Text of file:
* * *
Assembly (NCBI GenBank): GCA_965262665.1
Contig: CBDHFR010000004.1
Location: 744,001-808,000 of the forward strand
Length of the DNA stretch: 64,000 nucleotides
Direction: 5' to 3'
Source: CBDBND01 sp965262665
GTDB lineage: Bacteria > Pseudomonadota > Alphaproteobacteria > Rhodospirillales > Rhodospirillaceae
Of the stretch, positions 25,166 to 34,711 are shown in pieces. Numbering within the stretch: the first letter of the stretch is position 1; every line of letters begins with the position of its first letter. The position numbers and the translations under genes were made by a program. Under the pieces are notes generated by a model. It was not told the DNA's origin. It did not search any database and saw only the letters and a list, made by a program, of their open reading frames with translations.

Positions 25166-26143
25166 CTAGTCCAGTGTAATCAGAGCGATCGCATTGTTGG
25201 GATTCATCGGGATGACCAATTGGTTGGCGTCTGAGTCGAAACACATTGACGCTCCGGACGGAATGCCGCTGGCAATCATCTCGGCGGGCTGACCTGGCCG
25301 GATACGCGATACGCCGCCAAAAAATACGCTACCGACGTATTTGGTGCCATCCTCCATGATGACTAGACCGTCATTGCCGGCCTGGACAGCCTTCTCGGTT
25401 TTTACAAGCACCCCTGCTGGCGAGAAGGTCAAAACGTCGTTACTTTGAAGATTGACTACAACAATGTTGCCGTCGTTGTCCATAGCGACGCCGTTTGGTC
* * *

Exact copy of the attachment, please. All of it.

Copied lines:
Assembly (NCBI GenBank): GCA_965262665.1
Contig: CBDHFR010000004.1
Location: 744,001-808,000 of the forward strand
Length of the DNA stretch: 64,000 nucleotides
Direction: 5' to 3'
Source: CBDBND01 sp965262665
GTDB lineage: Bacteria > Pseudomonadota > Alphaproteobacteria > Rhodospirillales > Rhodospirillaceae
Of the stretch, positions 25,166 to 34,711 are shown in pieces. Numbering within the stretch: the first letter of the stretch is position 1; every line of letters begins with the position of its first letter. The position numbers and the translations under genes were made by a program. Under the pieces are notes generated by a model. It was not told the DNA's origin. It did not search any database and saw only the letters and a list, made by a program, of their open reading frames with translations.

Positions 25166-26143
25166 CTAGTCCAGTGTAATCAGAGCGATCGCATTGTTGG
25201 GATTCATCGGGATGACCAATTGGTTGGCGTCTGAGTCGAAACACATTGACGCTCCGGACGGAATGCCGCTGGCAATCATCTCGGCGGGCTGACCTGGCCG
25301 GATACGCGATACGCCGCCAAAAAATACGCTACCGACGTATTTGGTGCCATCCTCCATGATGACTAGACCGTCATTGCCGGCCTGGACAGCCTTCTCGGTT
25401 TTTACAAGCACCCCTGCTGGCGAGAAGGTCAAAACGTCGTTACTTTGAAGATTGACTACAACAATGTTGCCGTCGTTGTCCATAGCGACGCCGTTTGGTC